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Students living with a disability are falling behind at university due to lack of accessible, flexible study options

This ABC news story explores the experience of a student with disability who say's it isn't always possible to attend classes due to a lack of accessibility. 

Under Australian law, people with disabilities have the right to the same educational opportunities as everyone else.

But University of Central Queensland chancellor Graeme Innes - who is also a former disability discrimination commissioner - said there was more the Australian education system could do to meet those requirements.

"[It] doesn't mean that universities aren't making efforts to make the sector accessible, they certainly are, but I think they could go further," Mr Innes said.

"I think one of the key things for getting it right is listening to the voice of people with disabilities."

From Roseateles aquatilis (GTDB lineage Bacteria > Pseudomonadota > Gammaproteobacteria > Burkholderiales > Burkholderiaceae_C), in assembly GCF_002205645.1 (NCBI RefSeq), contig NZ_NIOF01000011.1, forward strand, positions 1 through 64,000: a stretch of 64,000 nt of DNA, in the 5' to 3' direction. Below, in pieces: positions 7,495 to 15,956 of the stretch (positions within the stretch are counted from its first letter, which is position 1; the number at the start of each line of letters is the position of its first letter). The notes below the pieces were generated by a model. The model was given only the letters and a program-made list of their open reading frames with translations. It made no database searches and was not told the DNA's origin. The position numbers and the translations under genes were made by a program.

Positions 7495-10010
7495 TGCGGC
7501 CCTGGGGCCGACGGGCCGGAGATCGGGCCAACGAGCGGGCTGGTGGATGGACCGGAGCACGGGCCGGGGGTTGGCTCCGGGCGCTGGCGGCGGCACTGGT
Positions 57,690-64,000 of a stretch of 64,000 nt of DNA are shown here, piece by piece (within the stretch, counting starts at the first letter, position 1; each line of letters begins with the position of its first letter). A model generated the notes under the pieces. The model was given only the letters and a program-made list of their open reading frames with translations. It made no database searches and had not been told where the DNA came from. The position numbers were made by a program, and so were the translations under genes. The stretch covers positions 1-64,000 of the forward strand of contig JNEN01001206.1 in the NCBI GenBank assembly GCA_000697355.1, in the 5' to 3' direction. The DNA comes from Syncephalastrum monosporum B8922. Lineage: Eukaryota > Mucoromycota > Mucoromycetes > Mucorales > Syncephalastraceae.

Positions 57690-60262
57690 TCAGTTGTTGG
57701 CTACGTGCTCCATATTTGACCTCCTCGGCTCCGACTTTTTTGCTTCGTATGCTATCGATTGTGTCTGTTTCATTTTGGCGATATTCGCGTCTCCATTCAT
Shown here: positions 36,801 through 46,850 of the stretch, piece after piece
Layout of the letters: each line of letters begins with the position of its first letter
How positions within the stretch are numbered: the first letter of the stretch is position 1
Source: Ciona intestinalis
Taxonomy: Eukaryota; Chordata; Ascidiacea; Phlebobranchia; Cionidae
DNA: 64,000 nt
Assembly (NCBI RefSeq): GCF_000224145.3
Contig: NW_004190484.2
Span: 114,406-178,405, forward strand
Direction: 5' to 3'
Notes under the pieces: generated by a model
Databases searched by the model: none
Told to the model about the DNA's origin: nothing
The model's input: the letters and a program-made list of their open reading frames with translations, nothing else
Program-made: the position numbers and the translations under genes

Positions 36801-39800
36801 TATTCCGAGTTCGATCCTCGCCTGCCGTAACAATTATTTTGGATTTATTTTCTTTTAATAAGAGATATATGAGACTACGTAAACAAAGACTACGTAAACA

Mr Innes said flexible learning - like the option to attend classes online - benefited all students, not just those with a disability.

"What we want to do in a learning environment is make it as effective as possible for the person learning," he said.

Universities Australia chief executive Catriona Jackson said universities took their responsibility under the Disability Discrimination Act seriously.

"Students living with disabilities have the right to inclusive and accessible learning options that best suit them," she said.

"Universities have plans in place to cater to student needs, often working closely with accessibility teams which are trained to provide advice and support to ensure students fully participate in their chosen field of study."

(November 2023)

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